Once again, I just have to express my thanks to Deb for her inspirational posts! I cannot tell you how much I have learned from doing this blog with her. In the past year I have come such a long way culinary-wise. I have such a passion for cooking, but always lacked the creativity innate to all chefs. Deb's posts have really helped me along. And as I know my culinary growth is of course not her main focus, (smile), I have the desire to let her know, as well as our readers, how our blog can transform even the least creative of novice chef "wannabees".
Case and point: A few nights ago I wanted something very light and healthy for dinner. So, I went to the supermarket and spotted broccoli rabe. It looked nice, so I bought that and bought some ginger and figured I'd come up with something. Oh yeah - I also bought some nice shitakes. So, I got home and pulled out some garlic. I didn't bother blanching the broccoli rabe and decided to just cook it in a pan as Deb had done a few posts ago. I sauteed some garlic and ginger in olive oil. Threw some sesame oil in as well. (I threw the shitakes under the broiler for a few minutes on each side too). Then, I put the broccoli rabe in the pan with the garlic and ginger, threw in some soy sauce, a touch of mirin, and finished the whole thing off with a generous squeeze of lemon juice. Then I sliced up the shitakes and threw them in. Unbelievably delicious. Like something I would have as a side in a restaurant. I have to admit, I was proud of myself! My point here is that a year ago I would have had to look in Fine Cooking's "what to do with Broccoli Rabe" section to do something with it. I know this "recipe" doesn't require a degree in rocket science, and is very simple, and probably a no-brainer for many of you. But for me it is a big deal to just throw something together like that and have it come out simply amazing.
It's because I've been doing this blog with Deborah that has given me the ability to be more creative and just come up with stuff on my own rather than following a recipe. So, in my long-winded way - thank you, Deb for your inspiration and creativity! I can only hope that my wine insights have been equally educational and fun for others!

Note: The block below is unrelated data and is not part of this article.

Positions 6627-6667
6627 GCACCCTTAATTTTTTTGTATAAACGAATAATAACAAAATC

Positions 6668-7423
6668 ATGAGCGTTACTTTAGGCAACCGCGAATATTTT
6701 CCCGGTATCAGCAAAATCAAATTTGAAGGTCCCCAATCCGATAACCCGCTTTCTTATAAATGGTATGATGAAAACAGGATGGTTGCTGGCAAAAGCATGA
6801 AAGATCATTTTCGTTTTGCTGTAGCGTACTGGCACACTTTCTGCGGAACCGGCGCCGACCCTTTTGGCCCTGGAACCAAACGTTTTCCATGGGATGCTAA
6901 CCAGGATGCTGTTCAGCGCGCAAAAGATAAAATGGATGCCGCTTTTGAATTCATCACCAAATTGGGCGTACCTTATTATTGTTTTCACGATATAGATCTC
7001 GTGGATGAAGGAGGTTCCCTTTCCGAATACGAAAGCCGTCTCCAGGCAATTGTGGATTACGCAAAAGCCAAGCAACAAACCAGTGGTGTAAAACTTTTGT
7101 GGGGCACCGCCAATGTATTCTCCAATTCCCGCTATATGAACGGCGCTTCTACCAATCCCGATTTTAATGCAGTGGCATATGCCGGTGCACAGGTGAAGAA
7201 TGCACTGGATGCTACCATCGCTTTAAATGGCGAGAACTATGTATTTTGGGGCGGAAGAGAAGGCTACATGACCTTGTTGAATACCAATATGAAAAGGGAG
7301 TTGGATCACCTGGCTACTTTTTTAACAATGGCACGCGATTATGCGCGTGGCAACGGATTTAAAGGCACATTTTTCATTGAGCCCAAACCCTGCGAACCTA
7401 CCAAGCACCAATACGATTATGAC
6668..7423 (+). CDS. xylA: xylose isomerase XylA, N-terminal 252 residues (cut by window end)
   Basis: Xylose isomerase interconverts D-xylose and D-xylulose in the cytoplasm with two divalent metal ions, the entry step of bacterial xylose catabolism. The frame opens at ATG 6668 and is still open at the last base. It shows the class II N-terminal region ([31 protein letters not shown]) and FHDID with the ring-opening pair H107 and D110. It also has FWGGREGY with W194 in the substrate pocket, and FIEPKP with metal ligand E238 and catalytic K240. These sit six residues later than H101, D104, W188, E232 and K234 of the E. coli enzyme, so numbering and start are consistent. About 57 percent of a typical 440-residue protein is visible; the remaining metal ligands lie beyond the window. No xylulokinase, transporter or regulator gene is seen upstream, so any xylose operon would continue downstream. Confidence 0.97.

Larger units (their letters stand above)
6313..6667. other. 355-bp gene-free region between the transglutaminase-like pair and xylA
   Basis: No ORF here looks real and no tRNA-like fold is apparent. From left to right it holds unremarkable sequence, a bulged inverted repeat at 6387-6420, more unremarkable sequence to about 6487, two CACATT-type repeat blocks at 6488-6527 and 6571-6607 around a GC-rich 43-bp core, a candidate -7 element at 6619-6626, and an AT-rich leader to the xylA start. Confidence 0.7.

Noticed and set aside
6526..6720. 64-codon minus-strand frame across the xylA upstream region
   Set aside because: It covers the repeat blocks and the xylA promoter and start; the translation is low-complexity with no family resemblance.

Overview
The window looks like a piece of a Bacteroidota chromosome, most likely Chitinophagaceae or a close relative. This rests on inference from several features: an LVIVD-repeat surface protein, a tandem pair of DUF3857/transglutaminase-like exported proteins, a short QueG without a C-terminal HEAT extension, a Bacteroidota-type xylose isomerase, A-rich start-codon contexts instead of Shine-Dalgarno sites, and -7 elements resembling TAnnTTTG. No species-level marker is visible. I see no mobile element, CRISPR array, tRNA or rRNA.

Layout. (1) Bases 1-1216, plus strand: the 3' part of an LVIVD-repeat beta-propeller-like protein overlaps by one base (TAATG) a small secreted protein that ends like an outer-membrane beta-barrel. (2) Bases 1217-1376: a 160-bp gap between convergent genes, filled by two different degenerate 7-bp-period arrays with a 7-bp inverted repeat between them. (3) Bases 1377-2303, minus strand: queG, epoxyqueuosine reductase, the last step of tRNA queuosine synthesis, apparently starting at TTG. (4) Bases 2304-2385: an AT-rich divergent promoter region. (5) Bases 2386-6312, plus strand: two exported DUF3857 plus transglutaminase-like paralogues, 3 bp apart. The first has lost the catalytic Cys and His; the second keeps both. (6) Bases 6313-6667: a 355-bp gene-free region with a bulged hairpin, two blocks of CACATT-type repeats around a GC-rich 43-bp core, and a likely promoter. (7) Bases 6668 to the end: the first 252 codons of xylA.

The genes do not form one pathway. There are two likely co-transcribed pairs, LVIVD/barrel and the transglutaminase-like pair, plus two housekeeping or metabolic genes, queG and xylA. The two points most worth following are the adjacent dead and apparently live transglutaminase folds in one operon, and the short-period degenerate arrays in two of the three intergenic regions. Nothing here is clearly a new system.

Thank you Amanda! My heart is swelling with pride! The confidence you have gained to comfortably improvise in the kitchen is all I could ever hope for in our blog journey together. Cooking is so laborious and such an unavoidable chore for those who want to eat well and healthfully that finding the simple, sensual pleasure in the work can make all the difference.
Some pretty Spring blossoms from my garden.
I too have learned from our collaboration and I now drink more than ever. JUST KIDDING!! What I have learned is to pay a little more attention to what wine I am serving with my meals. I really enjoy good wine, but have found the subject too vast for me to really claim any expertise about it.
During a recent dinner party my very sweet guests brought some wines for us all to share. Inspired by Amanda we decided to do our own little tasting. For the meal I served a classic cassoulet (roughly based on a recipe by Rachel Ray, but with my own twists, starting with beans cooked from scratch). I offered a cava to start because I love to have sparkling wine as a dinner aperitif when the occasion permits. We followed this with two Pinot Noirs and a Cotes du Rhone.
The damage is done.
The tasters relax after a lot of hard work.
The results are as follows:
The cava was a Codorniu Brut- I chose it because it was cheap (under $10) and it was from Spain and I like things from Spain. The cava was really nice- dry, fruity, not TOO anything. Well balanced and refreshing on a warm day. Would absolutely buy it again and serve with ANYTHING.
Next we opened The Bourgogne A. Rodet 2008 Pinot Noir. My first thought was BUTTERY. My guests were skeptical- buttery wine??? but then they tasted it and agreed. I also thought it was romantic. Someone suggested "good for a first date", but I thought it was more like a third date when you know you are going to have sex and require at least the illusion of romance. I would serve this with some braised fava beans and sweet corn seasoned with tarragon. It just seems like a good idea.
The next Pinot was Augustinos 2008 from Chile. We immediately noticed its light body and peppery finish. This seemed more like a first date; a little exciting and stimulating, but not too serious. Serve it with grilled vegetables.
Finally we hit the Paul Jaboulet Aine Parellel 45 Cotes du Rhone, 2007. One guest called it "slap your mama." He is from Alabama and is comfortable with colorful phrasing. I just hope he treats his mama well. The point he nimbly made was that this wine was a big detour into the land of bold and obvious. Good for a pasta with red sauce kind of thing, I would think. It's the wine you would pull out when you have already been dating for a few years.
Ok Amanda- we are on a roll so I suggest we keep on eating and drinking and tasting and writing!